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Climate finance has customarily been constrained by both definition and interpretation.
The reference to ‘finance’ mistakenly isolates market-based solutions as the sole avenue through which to mobilise public, private, and alternative sources of funding. Moreover, this limited application tends to prop up carbon emissions (or their equivalent) as the only currency through which to evaluate the value of a proposed transaction or investment; leaving biodiversity loss, ecosystem degradation, and largely forgotten societal impacts behind.
Carbon emissions cannot be treated as the sole indicator of climate health and instead, climate-finance solutions must take our natural world and its intangibility into account. This point is made clearer when examined in fiscal terms, where: more than half of the world's economic production - with an economic value of $ 44 trillion - is moderately or heavily dependent on nature.
Unfortunately, nature, its corresponding ecosystems, and, by extension, our climate do not adhere to this linearity that global capital markets have grown accustomed to. Understandably, the primary barrier to their inclusion in the discourse of green financing has been the lack of equivalent simple metrics such as "global temperature" or "GHG emissions" (which are now standard terms in the climate finance vernacular).
However, as global actors continue to look for ways to establish a more equitable climate finance relationship between the Global North and South, ‘nature-based solutions’ are starting to find their foothold in the global financial system. Given that COP27 seems especially concerned with building on the principle of "common but differentiated responsibility and respective capabilities,", managing nature-related risk by deploying fiscal support has been a focal talking point.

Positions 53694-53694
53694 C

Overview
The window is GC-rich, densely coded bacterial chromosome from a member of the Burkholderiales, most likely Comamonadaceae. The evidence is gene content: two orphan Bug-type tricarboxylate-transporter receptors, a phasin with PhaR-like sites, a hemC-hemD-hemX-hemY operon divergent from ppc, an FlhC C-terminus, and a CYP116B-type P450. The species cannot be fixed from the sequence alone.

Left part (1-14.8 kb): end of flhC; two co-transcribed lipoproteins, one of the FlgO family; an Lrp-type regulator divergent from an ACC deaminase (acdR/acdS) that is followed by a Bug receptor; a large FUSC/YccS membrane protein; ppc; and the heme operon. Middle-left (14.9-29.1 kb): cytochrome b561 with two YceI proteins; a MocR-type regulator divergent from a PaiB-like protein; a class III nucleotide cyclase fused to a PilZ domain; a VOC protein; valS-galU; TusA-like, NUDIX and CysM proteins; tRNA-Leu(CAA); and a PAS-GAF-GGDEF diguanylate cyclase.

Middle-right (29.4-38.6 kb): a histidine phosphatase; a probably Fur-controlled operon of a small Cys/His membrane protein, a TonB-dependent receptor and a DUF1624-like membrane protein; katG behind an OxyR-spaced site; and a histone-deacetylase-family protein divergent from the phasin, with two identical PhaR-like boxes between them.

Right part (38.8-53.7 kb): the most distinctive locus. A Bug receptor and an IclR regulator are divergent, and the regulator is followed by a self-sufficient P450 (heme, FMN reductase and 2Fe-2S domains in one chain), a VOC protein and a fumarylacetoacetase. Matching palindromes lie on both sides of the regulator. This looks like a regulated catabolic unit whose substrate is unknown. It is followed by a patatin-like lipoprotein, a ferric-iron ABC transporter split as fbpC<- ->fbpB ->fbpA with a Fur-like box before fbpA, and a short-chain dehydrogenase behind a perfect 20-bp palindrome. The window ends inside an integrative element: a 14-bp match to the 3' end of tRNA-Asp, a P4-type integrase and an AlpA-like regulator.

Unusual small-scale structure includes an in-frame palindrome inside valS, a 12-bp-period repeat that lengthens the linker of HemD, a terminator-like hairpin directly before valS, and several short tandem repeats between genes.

Inter-organisational initiatives such as the Taskforce on Nature-Related Financial Disclosures (TNFD) will play an essential role in supporting the shift of global capital flows towards nature-positive outcomes, which will in turn protect the long-term economic health of climate-friendly investments.
Through collaborative action; governments, financial institutions, and corporations will be able to improve market usability and further cement the climate-nature nexus that will need to underpin truly equitable climate finance solutions going forward. By also integrating science-based and purpose-driven parameters through which to evaluate the potential impacts on nature, adequate economic consideration will finally be given to conservation, disaster-risk management, and human health.
Relying on market-based solutions alone will fail to account for the damage the climate-crisis promises to impose on habitats as well as local-communities. Therefore, by continuing to bring nature-based solutions into the fold, climate finance will provide a more holistic global transition as we work to limit global temperature rises and adapt to future climate impacts.